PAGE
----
Immigration helps address the US’ growing demographic challenges posed by declining fertility and aging population and spurs economic growth
Contact: Kelly Friendly
Washington, DC — December 6, 2022 — The Aspen Economic Strategy Group (AESG) today released a paper, “Why and How to Expand US Immigration”, by Tara Watson, the David M. Rubenstein Fellow at the Brookings Institution, showing immigration can help address the demographic challenges in the United States and spur economic growth. The paper will be included in the AESG’s policy volume “Economic Policy in a More Uncertain World” which will be released in January 2023 to mark the fifth anniversary of the founding of AESG.
“The evidence is overwhelming that well-designed immigration reform is our best hope for spurring economic growth and helping the United States confront the growing demographic challenges we face from declining fertility,” said Watson, who makes clear policy recommendations within the paper, including:
- Gradually expand legal family immigration each year, expand employment-based migration opportunities, and loosen per-country caps
- Shift towards permanent rather than temporary migration pathways
- Discourage visa overstays and penalize employers who hire unauthorized immigrants
- Offer relief to long-term undocumented residents
- Redistribute funds to localities and individuals adversely affected by immigration
- Fund the bureaucratic infrastructure so that the system functions smoothly
Watson aims to inject fact-based economic analysis into a policy debate that is often characterized by political extremes. The paper describes economic benefits of immigration for the US economy, including:
- The foreign-born population participates in the workforce at a higher rate than native-born Americans and are more likely to move to areas of greater economic opportunity.
- The federal government also gains from payroll and income taxes paid by immigrant workers, who often consume less in government benefits relative to what they pay in.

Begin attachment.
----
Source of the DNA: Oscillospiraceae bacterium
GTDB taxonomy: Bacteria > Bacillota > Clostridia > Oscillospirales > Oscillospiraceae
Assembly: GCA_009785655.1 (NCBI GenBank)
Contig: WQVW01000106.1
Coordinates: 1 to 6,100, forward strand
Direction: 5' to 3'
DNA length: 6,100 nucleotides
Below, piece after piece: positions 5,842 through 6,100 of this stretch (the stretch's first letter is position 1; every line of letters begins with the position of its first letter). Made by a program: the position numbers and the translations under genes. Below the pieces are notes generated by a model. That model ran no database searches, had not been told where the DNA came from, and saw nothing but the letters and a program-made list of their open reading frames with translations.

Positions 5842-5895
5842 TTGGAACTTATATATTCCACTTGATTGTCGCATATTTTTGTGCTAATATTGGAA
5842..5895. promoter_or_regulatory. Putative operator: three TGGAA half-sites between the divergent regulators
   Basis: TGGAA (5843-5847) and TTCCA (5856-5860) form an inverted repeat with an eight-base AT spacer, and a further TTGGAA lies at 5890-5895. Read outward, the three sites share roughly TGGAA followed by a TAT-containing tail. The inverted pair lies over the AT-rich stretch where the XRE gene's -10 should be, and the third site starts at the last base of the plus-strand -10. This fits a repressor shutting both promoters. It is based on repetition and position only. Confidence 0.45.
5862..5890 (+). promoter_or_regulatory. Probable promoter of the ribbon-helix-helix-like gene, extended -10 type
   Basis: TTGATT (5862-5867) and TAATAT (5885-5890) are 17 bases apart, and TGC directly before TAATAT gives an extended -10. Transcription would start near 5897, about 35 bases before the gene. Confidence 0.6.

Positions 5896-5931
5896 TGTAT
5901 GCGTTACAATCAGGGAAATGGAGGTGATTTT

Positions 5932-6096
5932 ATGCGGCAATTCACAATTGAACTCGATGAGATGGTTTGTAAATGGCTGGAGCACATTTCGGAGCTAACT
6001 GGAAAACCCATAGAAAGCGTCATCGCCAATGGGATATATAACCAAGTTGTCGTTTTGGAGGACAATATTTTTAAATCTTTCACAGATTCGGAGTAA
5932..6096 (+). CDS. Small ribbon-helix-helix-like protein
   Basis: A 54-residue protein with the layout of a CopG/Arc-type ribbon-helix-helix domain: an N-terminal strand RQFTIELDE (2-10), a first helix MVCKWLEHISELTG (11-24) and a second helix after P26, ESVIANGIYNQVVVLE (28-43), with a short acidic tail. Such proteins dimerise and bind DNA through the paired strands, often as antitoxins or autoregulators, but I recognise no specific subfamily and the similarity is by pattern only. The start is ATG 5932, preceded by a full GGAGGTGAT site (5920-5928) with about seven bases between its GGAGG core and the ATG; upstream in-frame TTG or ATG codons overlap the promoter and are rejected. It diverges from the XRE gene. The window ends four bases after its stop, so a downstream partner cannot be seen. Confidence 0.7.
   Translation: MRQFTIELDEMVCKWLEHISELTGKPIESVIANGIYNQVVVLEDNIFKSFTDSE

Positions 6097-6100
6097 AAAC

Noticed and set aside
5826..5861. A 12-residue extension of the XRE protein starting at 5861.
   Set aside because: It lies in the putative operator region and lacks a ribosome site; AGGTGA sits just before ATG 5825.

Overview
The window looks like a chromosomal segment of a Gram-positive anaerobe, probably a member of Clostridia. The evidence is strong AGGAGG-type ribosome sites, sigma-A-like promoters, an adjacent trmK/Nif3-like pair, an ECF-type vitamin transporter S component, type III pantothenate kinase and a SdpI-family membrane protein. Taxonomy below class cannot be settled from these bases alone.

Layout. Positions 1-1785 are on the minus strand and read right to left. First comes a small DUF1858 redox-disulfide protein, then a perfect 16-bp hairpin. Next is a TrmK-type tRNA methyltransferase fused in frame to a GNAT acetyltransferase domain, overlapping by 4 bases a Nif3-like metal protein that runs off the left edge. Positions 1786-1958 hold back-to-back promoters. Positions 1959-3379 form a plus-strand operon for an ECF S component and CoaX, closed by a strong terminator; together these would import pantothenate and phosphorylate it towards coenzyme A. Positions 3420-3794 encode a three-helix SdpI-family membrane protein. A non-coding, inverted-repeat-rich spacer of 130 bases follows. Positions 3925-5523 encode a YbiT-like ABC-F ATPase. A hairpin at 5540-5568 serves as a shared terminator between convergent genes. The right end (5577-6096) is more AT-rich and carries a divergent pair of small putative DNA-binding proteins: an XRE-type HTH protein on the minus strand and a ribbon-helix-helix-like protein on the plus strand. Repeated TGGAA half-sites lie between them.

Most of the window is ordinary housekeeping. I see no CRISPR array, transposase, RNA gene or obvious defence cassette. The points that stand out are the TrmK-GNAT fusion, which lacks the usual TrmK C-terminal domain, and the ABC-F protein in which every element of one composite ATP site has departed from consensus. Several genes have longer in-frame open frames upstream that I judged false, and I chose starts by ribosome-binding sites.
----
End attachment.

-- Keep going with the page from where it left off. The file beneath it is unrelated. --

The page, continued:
- Immigrants can help the US address its growing demographic challenges posed by population aging and declining fertility.
The paper calls for policies to help individuals and communities who are adversely impacted by immigration, including workers at the bottom of the US income distribution and state and local governments in immigrant-heavy areas.
Watson portrays an immigration bureaucracy overwhelmed by administrative backlogs and outdated policy. For example:
- In 2021, an estimated 250,000 green cards were “wasted” when permanent admissions authorized by law were not processed and cannot be used in future years.
- The backlog of pending green-card and other permanent adjustment-of-status applications grew from 3 million in 2013 to 8.4 million in 2022.
- Quotas for family preference migration and employment-based admissions have not been updated since 1990.
Congress has not authorized any significant immigration packages since 1996 and this inaction has led local authorities to take action, resulting in an immigration policy that is inconsistently enforced throughout the country. The paper calls for bipartisan comprehensive reform as a necessary step towards a functional immigration policy.
The Aspen Economic Strategy Group (AESG), a program of the Aspen Institute, is composed of a diverse, bipartisan group of distinguished leaders and thinkers with the goal of promoting evidence-based solutions to significant U.S. economic challenges. Co-chaired by Henry M. Paulson, Jr. and Timothy Geithner and Directed by Professor Melissa Kearney, the AESG fosters the exchange of economic policy ideas and seeks to clarify the lines of debate on emerging economic issues while promoting bipartisan relationship-building among current and future generations of policy leaders in Washington. More information can be found at https://economicstrategygroup.org/.
The Aspen Institute is a global nonprofit organization committed to realizing a free, just, and equitable society. Founded in 1949, the Institute drives change through dialogue, leadership, and action to help solve the most important challenges facing the United States and the world. Headquartered in Washington, DC, the Institute has a campus in Aspen, Colorado, and an international network of partners. For more information, visit www.aspeninstitute.org.